As part of Mercedes-Benz's plan to have no fewer than 10 plug-in electric offerings available by 2017, the C350e ushers in a new era for the entry-luxury segment. Based largely on the C300 that debuted last year, the '16 C350e combines the latest generation's elegant design and technology with a hybrid gasoline-electric powertrain.
The C350e features a four-cylinder turbocharged engine paired with an electric motor powered by a 6.2-kWh lithium-ion battery (4.4 kWh usable). The engine, on its own, delivers 208 hp and 258 lb-ft of torque, while the motor produces an additional 80 hp and 251 lb-ft of torque. With both working at full tilt, you're looking at a combined system output of 275 hp and a beefy 443 lb-ft of torque.
This powertrain is mated to a seven-speed automatic transmission (yes, with obligatory paddle shifters, though we really question their necessity here) that also incorporates a clutch between the engine and motor to enable multiple methods of getting the power to the pavement. In pure electric mode—E-mode, in Mercedes lingo—the C350e is supposedly able to travel up to 20 miles on battery power alone (we weren't able to test this claim), whereas in full Hybrid mode, the car uses all available power to hurtle itself to 60 mph in just 5.9 seconds. There are two other power modes, E-save and Charge, which maintain existing battery levels for later use and charge the battery while driving, respectively. As seen in pure-electric cars, battery recharging while driving is achieved by using the electric motor to decelerate the vehicle, unless a brake pedal threshold is passed and the traditional discs take over for stronger stopping power.
Par for the course nowadays, the C350e also offers a number of drive settings (Eco, Comfort, Sport, and Sport+, as well as a customizable Individual mode) to further fine-tune the driving experience by altering the characteristics of the transmission timing and gear changes, powertrain output, standard AIRMATIC suspension, steering, and even climate control.
The C350e is good to drive, especially if you aren't expecting a canyon-carving sports car terror with the ruthless anger that could only be brought to you by an AMG V-8. The power is impressive, almost instant, and the transition from gas to electric (and vice versa) is just about imperceptible. Even all-electric mode got the job done just fine for putzing around town. It's an impressively smooth, stately sedan for the entry-luxury segment and its seamless integration of new technologies is groundbreaking. Like the other C-Class variants, the cabin is very well appointed and immediately comfortable, although not terribly intuitive in terms of controls and interface (looking at you, COMAND).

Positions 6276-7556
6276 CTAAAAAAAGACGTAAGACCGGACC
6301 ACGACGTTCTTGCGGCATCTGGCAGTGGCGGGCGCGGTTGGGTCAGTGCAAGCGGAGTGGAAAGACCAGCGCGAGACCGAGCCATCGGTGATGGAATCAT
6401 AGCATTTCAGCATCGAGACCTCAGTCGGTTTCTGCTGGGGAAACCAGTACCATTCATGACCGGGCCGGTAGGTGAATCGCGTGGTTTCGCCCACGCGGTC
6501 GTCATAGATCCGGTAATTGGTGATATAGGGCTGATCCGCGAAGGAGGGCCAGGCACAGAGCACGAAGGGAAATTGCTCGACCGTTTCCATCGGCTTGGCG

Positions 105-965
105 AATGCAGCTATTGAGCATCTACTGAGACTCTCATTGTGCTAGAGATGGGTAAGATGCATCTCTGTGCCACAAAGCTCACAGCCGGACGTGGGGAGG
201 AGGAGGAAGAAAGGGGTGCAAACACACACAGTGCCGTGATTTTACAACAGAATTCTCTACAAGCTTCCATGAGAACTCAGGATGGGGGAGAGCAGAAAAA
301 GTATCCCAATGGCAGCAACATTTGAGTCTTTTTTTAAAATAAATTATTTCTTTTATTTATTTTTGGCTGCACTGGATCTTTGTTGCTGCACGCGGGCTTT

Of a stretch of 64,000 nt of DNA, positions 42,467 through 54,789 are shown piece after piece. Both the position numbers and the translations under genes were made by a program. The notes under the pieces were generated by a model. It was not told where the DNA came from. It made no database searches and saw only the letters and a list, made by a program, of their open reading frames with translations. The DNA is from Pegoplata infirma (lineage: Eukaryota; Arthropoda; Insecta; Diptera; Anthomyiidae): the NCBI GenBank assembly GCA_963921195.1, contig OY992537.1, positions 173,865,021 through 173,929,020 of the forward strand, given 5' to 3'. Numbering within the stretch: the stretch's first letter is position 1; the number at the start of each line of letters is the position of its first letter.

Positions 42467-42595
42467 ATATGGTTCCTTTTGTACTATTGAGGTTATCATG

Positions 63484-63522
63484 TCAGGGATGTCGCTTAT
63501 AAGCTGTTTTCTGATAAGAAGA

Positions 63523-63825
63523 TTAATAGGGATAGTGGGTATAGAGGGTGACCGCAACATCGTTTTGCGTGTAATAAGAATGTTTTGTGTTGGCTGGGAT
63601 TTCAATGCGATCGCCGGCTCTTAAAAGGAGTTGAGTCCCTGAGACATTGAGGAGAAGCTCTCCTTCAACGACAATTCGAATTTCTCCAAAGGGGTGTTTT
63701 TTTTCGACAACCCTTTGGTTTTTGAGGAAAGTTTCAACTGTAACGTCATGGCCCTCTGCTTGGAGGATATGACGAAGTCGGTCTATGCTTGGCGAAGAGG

There were a couple inventive new uses for existing technologies that we liked in the C350e: First was the haptic feedback motor built into the accelerator pedal. Reminiscent of the way some cars add a spot of resistance right before kick-down, the new pedal is designed to send signals to the driver through dynamic pedal resistance and quick pulsations. For instance, when using pure electric power, the pedal will offer resistance that must be overcome to engage the gasoline engine, encouraging the driver to stay frugal where possible. It can also send impulses to suggest to the driver when to release the throttle in order to return to electric power, or to alert the driver of slow-moving vehicles when using the ECO Assist radar functionality. The latter can even tell the driver the ideal time to lift off the gas in order to coast up to a slow-moving vehicle ahead, without having to use the brakes. This all may sound overly complicated, but in practice, it was intuitive—and super cool.
Even more impressively, the C350e can use the GPS to plot the most effective use of its powertrain energy throughout a pre-set course. If you enter a destination into the navigation system, the car will analyze which stretches are best to charge and discharge the battery. For instance, if urban stop-and-go trouble spots are on the route, it will plan to be as efficient as possible (ideally electric mode) for those portions of the drive, using the engine to charge the battery when the opportunity cost is lowest.
Like the rest of the C-Class, the new C350e seems content to define itself as purely entry-luxury rather than try for the sport-luxury achievement as well—a battle it's fought (and largely lost) for decades now. The new vehicles seem perfectly at home with this new role, and the added technologies seen in the C350e only further reinforce this.
For what it is, the C350e is a great addition to the market, and we expect MB will sell some in single-family-home suburbia. Like the rest of the growing plug-in segment, however, it will continue to be an uphill battle finding owners among apartment renters and city dwellers, given the difficulty in actually utilizing the primary feature—plugging it in. We'll have to see how the car fares once it hits dealer showrooms this fall. Pricing is yet to be determined, but we'll hazard a guess with a starting price somewhere just north of $40K.